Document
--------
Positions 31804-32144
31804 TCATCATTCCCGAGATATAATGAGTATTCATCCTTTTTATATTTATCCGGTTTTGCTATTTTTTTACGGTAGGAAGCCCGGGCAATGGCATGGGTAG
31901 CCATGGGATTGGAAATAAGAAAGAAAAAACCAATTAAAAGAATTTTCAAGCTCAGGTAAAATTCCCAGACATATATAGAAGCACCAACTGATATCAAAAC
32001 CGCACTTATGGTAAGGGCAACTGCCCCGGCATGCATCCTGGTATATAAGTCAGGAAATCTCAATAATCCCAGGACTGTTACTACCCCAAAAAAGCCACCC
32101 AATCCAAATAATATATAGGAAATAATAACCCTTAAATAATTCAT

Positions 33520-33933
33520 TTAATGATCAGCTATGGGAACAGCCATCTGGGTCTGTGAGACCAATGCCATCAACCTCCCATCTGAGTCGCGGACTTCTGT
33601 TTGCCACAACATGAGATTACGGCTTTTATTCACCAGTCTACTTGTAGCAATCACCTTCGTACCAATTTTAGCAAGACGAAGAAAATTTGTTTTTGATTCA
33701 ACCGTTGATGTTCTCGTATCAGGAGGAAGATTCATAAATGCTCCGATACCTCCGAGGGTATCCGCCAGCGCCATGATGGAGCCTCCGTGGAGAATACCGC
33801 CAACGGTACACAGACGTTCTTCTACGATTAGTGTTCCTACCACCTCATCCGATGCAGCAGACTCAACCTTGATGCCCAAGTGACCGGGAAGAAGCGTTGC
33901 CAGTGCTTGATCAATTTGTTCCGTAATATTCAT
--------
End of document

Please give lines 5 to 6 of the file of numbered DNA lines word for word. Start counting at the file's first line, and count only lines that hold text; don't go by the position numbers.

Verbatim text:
32101 AATCCAAATAATATATAGGAAATAATAACCCTTAAATAATTCAT

Positions 33520-33933